Decomposition of Coarse Woody Debris and Microbial Biomass in Tidal Freshwater Forested Wetlands along a River to Estuary Gradient on the Apalachicola River in Florida
Type of Degreethesis
DepartmentForestry and Wildlife Sciences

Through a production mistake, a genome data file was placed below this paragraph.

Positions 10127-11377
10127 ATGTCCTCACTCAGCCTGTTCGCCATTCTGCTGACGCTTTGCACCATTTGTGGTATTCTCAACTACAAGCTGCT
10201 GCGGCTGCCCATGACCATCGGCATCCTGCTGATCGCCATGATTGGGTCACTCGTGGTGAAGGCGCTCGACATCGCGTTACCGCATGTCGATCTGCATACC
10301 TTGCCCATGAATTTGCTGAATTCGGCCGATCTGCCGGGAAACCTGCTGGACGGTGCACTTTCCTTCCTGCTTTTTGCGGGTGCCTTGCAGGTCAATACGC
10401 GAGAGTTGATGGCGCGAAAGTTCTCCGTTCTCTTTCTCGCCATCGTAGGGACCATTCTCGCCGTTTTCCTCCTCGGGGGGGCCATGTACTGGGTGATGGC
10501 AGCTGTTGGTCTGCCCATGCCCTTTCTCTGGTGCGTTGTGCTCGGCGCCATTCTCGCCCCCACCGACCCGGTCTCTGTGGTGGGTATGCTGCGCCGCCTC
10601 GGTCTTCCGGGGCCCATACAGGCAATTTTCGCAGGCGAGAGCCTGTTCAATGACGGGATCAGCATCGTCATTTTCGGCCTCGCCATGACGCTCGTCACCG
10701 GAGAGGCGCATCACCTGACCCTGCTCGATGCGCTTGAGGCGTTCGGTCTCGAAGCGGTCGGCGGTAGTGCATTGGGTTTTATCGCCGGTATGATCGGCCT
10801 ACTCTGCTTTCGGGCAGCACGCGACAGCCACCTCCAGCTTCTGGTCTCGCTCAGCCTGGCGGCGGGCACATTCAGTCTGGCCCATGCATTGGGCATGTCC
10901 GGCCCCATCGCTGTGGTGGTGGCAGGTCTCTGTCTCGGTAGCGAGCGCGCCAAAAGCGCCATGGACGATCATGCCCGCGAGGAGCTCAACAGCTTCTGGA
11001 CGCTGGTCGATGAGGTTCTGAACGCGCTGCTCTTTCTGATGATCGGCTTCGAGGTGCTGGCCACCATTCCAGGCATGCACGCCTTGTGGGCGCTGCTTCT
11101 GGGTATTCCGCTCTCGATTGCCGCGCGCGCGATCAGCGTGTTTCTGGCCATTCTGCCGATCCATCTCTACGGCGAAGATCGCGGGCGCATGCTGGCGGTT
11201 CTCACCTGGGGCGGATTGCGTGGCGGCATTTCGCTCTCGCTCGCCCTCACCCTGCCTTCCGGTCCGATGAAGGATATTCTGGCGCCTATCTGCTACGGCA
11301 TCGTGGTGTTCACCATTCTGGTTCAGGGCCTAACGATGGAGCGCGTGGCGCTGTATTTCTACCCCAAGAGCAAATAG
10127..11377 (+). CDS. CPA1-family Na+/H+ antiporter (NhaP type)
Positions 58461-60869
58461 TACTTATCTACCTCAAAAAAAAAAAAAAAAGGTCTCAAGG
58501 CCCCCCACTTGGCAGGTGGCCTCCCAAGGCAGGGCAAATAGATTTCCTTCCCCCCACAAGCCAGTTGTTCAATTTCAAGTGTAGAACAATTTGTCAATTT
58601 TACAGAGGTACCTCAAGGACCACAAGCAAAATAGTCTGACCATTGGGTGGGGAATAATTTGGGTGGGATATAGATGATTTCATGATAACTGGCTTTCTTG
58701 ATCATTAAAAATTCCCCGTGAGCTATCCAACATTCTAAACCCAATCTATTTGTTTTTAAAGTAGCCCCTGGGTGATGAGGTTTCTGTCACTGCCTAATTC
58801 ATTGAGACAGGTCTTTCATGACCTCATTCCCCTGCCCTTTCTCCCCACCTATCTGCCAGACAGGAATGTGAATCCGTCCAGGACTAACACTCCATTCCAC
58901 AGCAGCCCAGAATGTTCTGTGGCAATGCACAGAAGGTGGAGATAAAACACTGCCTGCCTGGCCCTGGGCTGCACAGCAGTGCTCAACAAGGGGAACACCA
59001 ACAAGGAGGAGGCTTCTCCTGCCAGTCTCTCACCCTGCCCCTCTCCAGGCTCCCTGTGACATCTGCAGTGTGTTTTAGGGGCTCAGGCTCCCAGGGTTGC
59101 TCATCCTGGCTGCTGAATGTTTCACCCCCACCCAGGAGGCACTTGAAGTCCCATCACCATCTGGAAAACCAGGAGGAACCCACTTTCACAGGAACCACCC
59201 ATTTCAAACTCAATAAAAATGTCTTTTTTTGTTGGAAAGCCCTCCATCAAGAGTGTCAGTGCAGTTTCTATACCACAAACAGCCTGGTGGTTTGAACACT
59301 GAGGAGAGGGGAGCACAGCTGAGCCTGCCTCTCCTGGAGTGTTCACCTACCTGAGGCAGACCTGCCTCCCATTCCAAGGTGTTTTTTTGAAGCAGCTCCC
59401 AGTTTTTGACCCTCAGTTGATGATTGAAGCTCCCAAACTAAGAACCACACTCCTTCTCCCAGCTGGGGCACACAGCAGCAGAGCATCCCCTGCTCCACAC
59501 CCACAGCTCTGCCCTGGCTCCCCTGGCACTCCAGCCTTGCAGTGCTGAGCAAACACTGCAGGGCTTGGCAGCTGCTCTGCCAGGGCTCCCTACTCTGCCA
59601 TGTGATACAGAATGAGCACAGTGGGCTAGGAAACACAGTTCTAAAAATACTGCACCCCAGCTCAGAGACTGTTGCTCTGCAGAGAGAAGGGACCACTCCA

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Decomposition dynamics of mass, carbon (C), nitrogen (N), and phosphorous (P) as well as downed woody debris biomass and microbial biomass were assayed along a river to estuary gradient in wetlands alongside the Apalachicola River in Florida. Decay rates (unitless) ranged from 0.007 to 0.030 for coarse woody debris (CWD) and 0.006 to 0.009 for control wood among plots and was significantly different among plots (P<0.05). Differences in decay rates are likely due to hydrological factors. All other parameters measured, such as distance to coast, soil salinity, soil nutrients, and microbial biomass C and N either were not significantly related to decay rates (P<0.05) or had very low R2 values (<0.02). Although C decomposition followed closely with mass loss, N and P did not follow such easily distinguishable trends. Nitrogen and P mineralization/-immobilization patterns varied greatly among plots and collection periods. Average downed woody debris biomass ranged from 1.54 Mg/ha to 5.84 Mg/ha among plots. Downed woody debris biomass in the size class >7.62 cm was significantly related to the parameter, distance to coast, because the three plots farthest from the coast had the highest amounts of downed woody debris biomass. The smaller size class of <7.62cm was statistically related to the parameters of soil C, soil N, and soil P concentrations (P<0.05) and showed no real pattern among plots. Microbial biomass C ranged from 0.37 to 0.79 g C/ kg while microbial biomass N ranged from 13.92 to 73.74 mg N/kg among plots. Both microbial biomass C and N were significantly different among plots, although there was no clear pattern in terms of distance to coast. Microbial C and N increased consistently from May - August.